At the end of the day as the Germans turned their tools in to the guards, one of them suddenly cried out in desperation. The prisoner searched his pockets, pulling them inside out, and spoke rapidly in German to the men gathered around him. Some of them tried to comfort him, but the man, in his early thirties openly sobbed. They motioned for Rudolf to interpret the problem to the guards who were impatiently telling the men to get into the truck.
Bob walked to where Rudolf stood. “What’s the matter? Why is he so upset?” he asked.
“Helmut lost a small Bible his mother gave him—a gift to keep him safe at sea,” Rudolf said. “He has had it with him since the war began in 1939. He wants to search the area where he worked, but the guards say we must leave.”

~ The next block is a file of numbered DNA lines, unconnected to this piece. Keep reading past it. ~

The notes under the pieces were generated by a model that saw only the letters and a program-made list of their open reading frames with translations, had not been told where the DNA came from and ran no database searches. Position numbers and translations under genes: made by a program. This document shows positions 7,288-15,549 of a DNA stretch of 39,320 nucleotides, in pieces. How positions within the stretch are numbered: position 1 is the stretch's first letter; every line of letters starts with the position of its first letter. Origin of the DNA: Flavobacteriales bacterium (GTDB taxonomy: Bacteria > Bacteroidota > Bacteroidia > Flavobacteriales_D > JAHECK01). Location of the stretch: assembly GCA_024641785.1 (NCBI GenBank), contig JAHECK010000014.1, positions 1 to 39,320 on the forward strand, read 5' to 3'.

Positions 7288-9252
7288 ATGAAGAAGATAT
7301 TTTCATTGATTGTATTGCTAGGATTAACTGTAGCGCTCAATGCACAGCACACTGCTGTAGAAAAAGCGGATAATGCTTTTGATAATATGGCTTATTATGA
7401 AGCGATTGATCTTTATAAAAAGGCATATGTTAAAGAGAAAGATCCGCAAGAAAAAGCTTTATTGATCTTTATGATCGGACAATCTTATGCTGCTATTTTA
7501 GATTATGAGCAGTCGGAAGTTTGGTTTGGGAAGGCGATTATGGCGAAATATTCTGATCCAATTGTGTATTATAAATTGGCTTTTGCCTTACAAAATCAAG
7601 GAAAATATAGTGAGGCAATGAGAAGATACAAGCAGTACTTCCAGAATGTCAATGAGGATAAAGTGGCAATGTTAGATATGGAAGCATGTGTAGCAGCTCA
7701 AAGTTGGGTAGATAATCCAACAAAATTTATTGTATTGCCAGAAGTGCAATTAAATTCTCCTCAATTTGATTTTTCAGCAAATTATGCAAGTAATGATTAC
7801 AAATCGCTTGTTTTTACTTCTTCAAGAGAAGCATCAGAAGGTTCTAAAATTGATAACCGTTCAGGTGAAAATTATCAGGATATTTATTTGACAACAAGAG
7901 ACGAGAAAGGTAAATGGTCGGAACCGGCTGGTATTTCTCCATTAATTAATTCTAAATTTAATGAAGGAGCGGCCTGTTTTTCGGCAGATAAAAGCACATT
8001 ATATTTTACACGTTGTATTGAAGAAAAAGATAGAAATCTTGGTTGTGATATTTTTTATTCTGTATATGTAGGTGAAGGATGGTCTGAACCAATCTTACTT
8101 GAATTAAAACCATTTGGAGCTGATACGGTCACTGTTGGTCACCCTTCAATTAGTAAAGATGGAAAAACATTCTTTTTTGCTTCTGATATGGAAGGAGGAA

“Where was he working?” Bob asked.
“There, about three rows over from where we were,” Rudolf said, his voice tight. He pointed to where the prisoner had been working, a spot thick with maturing cotton.
The two guards became more aggressive, yelling at the men. Rudolf obeyed, climbing reluctantly into the bed of the Army truck, but he turned back toward Bob with a look of fury crossing his Aryan features, and suddenly, without warning, he spit violently onto the dusty ground, the force of his anger floating through the hot desert air.
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